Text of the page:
The galahs screeched on the telegraph wires, the feather crest rising as they squabbled. We headed under the gum trees, bark peeling like someone crying. Benji said gums were dangerous. When the tree needed more water they dropped a branch, he was telling me this as I was not and never would be an Australian, not even a dual citizen, Americano-Australian.
We travelled into the bush, on the lookout for the Aussie odontoglossum. This orchid only flowered once every hundred years and when it did the stench was so strong that horses fainted. That was the way Benji spoke and I’d found it amusing in New York as we stared at the dead traffic and watched the seagulls pretend skyscrapers were cliffs.
He’d looked at the oeuvre of my work in the gallery, the goldfinch, the cacti and the desert rose; said he’d show me something different. We’d travelled fast, his fingers tracing my spine, and I’d touched his thigh, where the muscles were various. Leaving the state, the odometer swung wildly. He knew how to push a car. And now it’s now and my trousers are tucked into my boots in case of spiders, or snakes. He spits on the ground and I drink water. This heat is something else.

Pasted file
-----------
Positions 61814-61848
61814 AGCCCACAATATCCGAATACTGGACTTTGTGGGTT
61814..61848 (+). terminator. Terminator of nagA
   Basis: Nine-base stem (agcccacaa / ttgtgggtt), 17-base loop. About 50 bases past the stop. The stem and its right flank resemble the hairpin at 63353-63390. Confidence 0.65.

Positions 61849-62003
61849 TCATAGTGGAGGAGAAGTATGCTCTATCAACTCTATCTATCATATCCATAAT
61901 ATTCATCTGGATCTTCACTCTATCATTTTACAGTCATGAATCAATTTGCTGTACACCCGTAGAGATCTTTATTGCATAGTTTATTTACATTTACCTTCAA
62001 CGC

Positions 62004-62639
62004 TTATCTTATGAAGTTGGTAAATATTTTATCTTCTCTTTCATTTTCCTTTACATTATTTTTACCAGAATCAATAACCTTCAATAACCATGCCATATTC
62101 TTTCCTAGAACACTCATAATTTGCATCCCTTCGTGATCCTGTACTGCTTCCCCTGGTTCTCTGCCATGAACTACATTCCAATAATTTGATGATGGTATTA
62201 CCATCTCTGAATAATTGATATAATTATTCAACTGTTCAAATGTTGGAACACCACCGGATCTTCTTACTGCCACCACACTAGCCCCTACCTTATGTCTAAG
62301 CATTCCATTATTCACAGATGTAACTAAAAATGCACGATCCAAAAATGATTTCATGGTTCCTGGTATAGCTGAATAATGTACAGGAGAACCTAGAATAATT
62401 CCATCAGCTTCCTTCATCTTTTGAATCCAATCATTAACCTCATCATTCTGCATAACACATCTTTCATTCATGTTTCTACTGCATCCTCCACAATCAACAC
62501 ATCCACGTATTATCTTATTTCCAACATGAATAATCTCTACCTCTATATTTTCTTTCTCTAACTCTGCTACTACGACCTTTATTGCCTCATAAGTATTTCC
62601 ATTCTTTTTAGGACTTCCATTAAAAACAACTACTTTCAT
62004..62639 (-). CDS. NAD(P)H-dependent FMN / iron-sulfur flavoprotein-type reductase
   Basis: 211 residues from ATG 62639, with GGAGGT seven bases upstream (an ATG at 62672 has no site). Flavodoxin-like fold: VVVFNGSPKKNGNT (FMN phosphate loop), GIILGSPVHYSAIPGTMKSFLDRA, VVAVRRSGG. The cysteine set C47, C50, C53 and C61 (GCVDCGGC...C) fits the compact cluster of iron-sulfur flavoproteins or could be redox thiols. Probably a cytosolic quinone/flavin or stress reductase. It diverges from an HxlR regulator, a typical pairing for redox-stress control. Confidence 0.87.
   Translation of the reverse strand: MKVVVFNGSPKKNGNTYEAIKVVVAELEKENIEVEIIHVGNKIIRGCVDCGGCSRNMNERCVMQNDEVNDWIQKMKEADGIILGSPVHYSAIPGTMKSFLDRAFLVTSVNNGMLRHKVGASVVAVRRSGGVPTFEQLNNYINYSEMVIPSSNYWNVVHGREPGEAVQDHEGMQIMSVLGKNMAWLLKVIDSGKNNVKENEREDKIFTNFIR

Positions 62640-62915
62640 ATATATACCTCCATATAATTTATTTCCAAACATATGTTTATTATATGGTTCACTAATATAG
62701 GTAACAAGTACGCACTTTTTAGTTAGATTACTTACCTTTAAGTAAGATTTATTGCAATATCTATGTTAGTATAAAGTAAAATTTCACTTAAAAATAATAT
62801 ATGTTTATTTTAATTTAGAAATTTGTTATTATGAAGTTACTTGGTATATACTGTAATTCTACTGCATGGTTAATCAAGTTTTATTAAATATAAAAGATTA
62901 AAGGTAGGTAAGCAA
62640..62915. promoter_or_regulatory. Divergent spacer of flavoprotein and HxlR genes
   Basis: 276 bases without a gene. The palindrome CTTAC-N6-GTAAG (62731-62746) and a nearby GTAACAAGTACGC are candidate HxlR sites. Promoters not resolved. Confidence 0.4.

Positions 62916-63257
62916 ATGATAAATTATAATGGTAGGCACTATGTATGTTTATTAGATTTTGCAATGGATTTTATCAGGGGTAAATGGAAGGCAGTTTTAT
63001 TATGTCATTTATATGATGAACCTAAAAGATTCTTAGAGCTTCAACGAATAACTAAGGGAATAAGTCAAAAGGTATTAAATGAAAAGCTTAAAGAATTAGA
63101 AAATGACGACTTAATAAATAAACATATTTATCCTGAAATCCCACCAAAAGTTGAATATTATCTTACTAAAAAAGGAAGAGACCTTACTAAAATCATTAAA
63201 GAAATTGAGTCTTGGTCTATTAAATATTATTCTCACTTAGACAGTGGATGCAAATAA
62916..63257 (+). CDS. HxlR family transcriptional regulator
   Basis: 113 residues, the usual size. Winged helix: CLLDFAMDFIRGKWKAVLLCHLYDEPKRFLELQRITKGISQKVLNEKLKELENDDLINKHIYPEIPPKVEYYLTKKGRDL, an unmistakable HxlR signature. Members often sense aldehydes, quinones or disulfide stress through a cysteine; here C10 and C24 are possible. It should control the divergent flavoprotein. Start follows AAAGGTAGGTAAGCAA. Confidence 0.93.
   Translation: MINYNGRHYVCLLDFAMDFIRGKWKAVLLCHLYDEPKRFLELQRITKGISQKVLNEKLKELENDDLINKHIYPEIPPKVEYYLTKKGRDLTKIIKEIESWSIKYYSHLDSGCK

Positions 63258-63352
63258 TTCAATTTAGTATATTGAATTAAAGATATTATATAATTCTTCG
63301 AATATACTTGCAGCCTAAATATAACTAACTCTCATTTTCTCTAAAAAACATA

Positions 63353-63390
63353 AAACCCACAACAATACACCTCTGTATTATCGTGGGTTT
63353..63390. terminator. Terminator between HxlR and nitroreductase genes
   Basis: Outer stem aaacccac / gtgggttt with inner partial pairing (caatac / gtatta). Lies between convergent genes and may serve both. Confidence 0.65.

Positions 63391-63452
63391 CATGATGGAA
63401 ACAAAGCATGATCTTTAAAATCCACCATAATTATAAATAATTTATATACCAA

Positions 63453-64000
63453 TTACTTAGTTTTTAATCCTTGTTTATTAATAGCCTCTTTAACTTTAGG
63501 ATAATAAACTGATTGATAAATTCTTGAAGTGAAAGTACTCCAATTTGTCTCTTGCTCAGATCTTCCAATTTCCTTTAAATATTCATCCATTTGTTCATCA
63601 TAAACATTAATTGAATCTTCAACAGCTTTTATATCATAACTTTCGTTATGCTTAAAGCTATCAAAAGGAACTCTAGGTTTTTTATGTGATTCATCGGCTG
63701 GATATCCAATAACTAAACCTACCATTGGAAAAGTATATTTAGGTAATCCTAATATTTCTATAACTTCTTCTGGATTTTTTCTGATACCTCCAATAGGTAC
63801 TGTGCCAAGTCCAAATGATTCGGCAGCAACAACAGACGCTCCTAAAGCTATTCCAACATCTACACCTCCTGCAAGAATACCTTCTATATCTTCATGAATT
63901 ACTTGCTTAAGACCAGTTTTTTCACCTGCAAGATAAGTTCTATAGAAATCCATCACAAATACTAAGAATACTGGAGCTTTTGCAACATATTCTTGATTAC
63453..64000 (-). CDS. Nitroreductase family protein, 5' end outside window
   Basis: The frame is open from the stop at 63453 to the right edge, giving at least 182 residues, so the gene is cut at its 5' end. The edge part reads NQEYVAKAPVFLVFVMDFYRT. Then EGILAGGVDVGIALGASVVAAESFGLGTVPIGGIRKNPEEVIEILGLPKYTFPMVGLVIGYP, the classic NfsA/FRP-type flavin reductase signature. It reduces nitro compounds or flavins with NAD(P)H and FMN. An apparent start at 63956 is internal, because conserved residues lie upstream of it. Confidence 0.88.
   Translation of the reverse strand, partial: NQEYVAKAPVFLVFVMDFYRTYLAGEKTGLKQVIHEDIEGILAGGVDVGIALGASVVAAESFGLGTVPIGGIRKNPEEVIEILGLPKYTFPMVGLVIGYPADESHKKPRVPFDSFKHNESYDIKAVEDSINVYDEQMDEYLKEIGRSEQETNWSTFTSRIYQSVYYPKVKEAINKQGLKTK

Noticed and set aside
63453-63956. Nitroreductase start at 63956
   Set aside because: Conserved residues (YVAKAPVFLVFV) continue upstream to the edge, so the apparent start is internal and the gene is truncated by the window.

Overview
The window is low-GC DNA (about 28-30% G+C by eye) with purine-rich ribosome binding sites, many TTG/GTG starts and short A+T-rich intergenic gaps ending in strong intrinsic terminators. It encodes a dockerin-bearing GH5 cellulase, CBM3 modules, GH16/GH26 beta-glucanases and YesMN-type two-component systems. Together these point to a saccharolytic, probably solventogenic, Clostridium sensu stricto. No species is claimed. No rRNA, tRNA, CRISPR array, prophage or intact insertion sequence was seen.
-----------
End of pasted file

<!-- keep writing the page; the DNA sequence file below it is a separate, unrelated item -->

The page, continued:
He fell to the ground as if a gum tree had clocked him.
I promised I wouldn’t be long. The smell was mushrooms and old socks to me, but my sense of smell was damaged when my sister broke my nose, so I wasn’t affected by the stench.
When I reached the orchid it was a riot. Orange and purple and green lips like lascivious hips pulling the bees towards it. I got out my pastels and I sat down to paint.
Words: Oeuvre odometer odontoglossum